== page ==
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January 2004

Storage upgrades fuel homestead business futures

Customers revitalize disk, storage connections to keep 3000s online

Now that HP is no longer selling the server, the moving parts in an HP 3000 make up the best opportunity to improve the systems. Of the thousands of servers that still form the backbone of businesses, many will access disk drives every day that are nearing an end of life. HP has advised its customers the end of the system’s life is near — but consultants say that end of life claim is an accurate evaluation about the average HP 3000’s storage devices.

The age of those disk drives is one factor that’s prompting a storage connectivity company to target the HP 3000 market — and not to replace the systems, like so many other vendors. Austin-based Crossroads Systems sees the 3000 market as a good target for high-speed Fibre Channel connections, the kind that nearly all HP 3000s don’t have.

This past summer Crossroads completed extensive testing of its SA20 and SA40 attached network switches with the HP 3000s. The products operate on a wide range of systems and have been released for more than a year. Even though HP halted sales of the 3000 this fall, Crossroads believes the 3000 sites still make a good opportunity for its product line.

The summertime testing was conducted through a pair of HP 3000 experts, according to Corporate Systems Engineer Rashaka Boykins at Crossroads. One of those 3000 consultants, Craig Lalley of EchoTech (541.812.1155), said the Crossroads devices are a great match for a customer base that needs to be monitoring its most likely point of failure: disks.

“If they’re still running 4Gb disk drives and they’re not failing, I’m surprised,” Lalley said. “They’re like florescent light bulbs. As soon as one goes out, the rest are going to go.”

Lalley said he’s been serving HP 3000 shops running slow disk technology that’s becoming unreliable as well. Rather than replace older generations of disks with identical parts that haven’t failed yet, companies are turning toward disk arrays.

One benefit of up-to-date storage is better reliability, since every disk fails at some point in its life. At Western US retailer Long’s Drug, the company’s half a terabyte of storage on a VA7100 array is shared by two 3000s. System administrator Donna Garverick said the storage “is completely mirrored, including the system volume — so I can have a drive failure, and the VA will take care of it for me under the covers. I sleep better at night.”

The Crossroads devices, priced starting at $15,599, let companies share the resources of HP VA7100 virtual disk array or HP’s SureStore XP 512 RAID array. These arrays can’t deliver without some kind of Fibre Channel connectivity to the server. The Crossroads devices attach to HP 3000’s SCSI bus, and they allow direct control to each host’s access to storage, right down to the LUN level. The products work with a full array of Unix enterprise systems including HP’s, IBM’s iSeries systems, and Windows 2000 boxes. With the right kind of connection solution, all of those platforms can use a VA or XP system at once.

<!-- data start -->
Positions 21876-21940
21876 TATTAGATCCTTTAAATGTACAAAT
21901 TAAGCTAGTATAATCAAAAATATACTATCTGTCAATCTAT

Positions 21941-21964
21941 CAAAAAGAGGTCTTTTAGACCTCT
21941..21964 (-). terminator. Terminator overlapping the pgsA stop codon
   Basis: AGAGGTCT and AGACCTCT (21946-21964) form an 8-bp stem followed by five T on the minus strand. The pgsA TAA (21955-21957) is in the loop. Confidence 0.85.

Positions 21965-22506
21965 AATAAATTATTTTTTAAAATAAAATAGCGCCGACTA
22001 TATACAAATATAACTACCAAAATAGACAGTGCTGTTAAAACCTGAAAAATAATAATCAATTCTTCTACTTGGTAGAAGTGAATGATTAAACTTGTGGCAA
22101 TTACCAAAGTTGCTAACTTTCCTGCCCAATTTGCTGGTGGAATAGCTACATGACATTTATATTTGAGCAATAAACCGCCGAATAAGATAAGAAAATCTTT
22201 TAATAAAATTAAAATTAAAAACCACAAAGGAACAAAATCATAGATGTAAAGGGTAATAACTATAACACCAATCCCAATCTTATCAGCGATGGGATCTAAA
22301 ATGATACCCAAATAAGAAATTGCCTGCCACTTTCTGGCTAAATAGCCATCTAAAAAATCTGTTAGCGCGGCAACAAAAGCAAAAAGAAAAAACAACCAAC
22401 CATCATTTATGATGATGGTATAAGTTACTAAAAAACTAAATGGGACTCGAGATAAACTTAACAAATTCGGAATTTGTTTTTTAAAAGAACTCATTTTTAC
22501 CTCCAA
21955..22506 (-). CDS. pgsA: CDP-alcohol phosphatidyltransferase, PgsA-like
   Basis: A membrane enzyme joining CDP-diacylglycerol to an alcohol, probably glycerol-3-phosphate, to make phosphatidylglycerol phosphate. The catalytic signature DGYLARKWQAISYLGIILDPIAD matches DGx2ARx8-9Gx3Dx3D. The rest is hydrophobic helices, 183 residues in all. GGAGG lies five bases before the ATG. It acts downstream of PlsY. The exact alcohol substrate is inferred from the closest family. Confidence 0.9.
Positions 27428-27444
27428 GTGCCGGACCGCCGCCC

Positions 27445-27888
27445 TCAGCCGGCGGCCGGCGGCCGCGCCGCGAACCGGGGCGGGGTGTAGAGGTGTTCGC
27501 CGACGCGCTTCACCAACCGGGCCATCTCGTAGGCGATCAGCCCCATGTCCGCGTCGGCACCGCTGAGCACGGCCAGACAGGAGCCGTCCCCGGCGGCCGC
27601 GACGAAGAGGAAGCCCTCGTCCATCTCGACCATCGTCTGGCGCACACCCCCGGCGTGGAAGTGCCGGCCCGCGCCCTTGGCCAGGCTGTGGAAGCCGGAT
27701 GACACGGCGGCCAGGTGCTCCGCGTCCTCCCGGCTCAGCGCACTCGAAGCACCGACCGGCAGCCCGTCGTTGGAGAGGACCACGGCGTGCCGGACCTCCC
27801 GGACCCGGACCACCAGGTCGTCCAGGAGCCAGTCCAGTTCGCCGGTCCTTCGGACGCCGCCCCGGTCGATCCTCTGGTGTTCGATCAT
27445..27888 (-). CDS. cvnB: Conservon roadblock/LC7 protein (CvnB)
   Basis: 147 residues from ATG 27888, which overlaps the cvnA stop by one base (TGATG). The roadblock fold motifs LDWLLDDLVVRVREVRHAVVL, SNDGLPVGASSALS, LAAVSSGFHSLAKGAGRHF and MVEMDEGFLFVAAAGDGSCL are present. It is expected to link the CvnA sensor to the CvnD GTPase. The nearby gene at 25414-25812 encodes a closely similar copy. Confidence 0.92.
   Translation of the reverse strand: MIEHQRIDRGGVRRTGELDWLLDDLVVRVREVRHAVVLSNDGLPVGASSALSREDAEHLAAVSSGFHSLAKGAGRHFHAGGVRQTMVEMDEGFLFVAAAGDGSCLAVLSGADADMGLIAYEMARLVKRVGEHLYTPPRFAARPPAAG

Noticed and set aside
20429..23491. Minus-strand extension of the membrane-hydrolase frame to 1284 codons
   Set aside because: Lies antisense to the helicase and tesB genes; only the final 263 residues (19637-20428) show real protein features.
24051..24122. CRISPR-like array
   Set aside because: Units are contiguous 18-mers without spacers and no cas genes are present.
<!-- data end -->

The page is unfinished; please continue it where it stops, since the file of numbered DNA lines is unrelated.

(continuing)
Vicom Systems began to bring this kind of connectivity to HP 3000 sites starting in 2000, when it unveiled its A5814A router, built by Vicom for HP. But Vicom’s ongoing Chapter 11 status could make Crossroads’ ServerAttach offerings seem more stable, a key factor for the typical HP 3000 shop.

Lalley said the Vicom router “is cost-prohibitive, plus it’s almost impossible to get from HP.” At one site where he installed a virtual array, six Vicom devices run off a Brocade switch.

Lalley found Crossroads SA40 product, which has two Fibre Channel ports coming into the device and an outbound HVD SCSI port linked to the HP 3000’s SCSI bus. Using the SA40, Lalley’s client could even boot its HP 3000 off a volume on the virtual array.

“What’s really crazy about the whole thing is that these disk array devices are so overpowered the HP 3000 couldn’t even make these things sweat,” Lalley said. “You could literally hook up two HP 3000s to a VA7110. It’s almost like giving an unlimited amount of IO to an HP 3000.”

Milliseconds per service time drops in half when a virtual array gets deployed on a 3000, he added. So long as an intelligent device like the Crossroads, since even a large 3000 won’t overtax such an array, it’s not unusual to have several kinds of servers sharing a device. Lalley said this cross-platform capability is letting 3000 customers add storage for the future.

Fibre Channel connectivity is a standard feature on the N-Class and A-Class HP 3000s, but those systems are not widely installed among the customer base. Crossroads sees its product as serving the needs of a community that has more than 50 percent of its sites homesteading.

Although HP’s stepping away from the 3000, customers who are upgrading their storage are now seeing some of the fastest IO ever. The combination of Fibre Channel and easily shared storage is making a difference at Long’s.

“About as fast as the system asks for something, it’s there,” Garverick said. “When we switched over to native Fibre, it was like, ‘Whoa.’ “

Lalley, who handled the Crossroads products as well as the array storage devices, said sites with a high volume of transactions can increase the size of transactions once faster storage is online. The larger the system the greater the potential for improved performance. The speed boost from modern storage on a 3000 can be like adding another system.

“We see a good reduction in the amount of system overhead, and you can tune the 3000 for these XP and VA devices,” he said. By increasing the size in the 3000’s Transaction Manager, you can almost double the amount of transactions that go through the machine.”


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